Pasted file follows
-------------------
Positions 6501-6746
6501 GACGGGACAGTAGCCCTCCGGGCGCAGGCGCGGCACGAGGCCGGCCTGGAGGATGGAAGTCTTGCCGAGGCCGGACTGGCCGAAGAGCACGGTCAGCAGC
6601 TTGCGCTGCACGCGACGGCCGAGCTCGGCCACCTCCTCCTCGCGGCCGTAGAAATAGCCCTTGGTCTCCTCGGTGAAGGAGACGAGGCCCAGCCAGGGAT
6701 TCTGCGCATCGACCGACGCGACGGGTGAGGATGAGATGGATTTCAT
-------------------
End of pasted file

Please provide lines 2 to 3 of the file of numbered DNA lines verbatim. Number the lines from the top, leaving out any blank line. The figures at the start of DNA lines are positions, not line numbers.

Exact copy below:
6501 GACGGGACAGTAGCCCTCCGGGCGCAGGCGCGGCACGAGGCCGGCCTGGAGGATGGAAGTCTTGCCGAGGCCGGACTGGCCGAAGAGCACGGTCAGCAGC
6601 TTGCGCTGCACGCGACGGCCGAGCTCGGCCACCTCCTCCTCGCGGCCGTAGAAATAGCCCTTGGTCTCCTCGGTGAAGGAGACGAGGCCCAGCCAGGGAT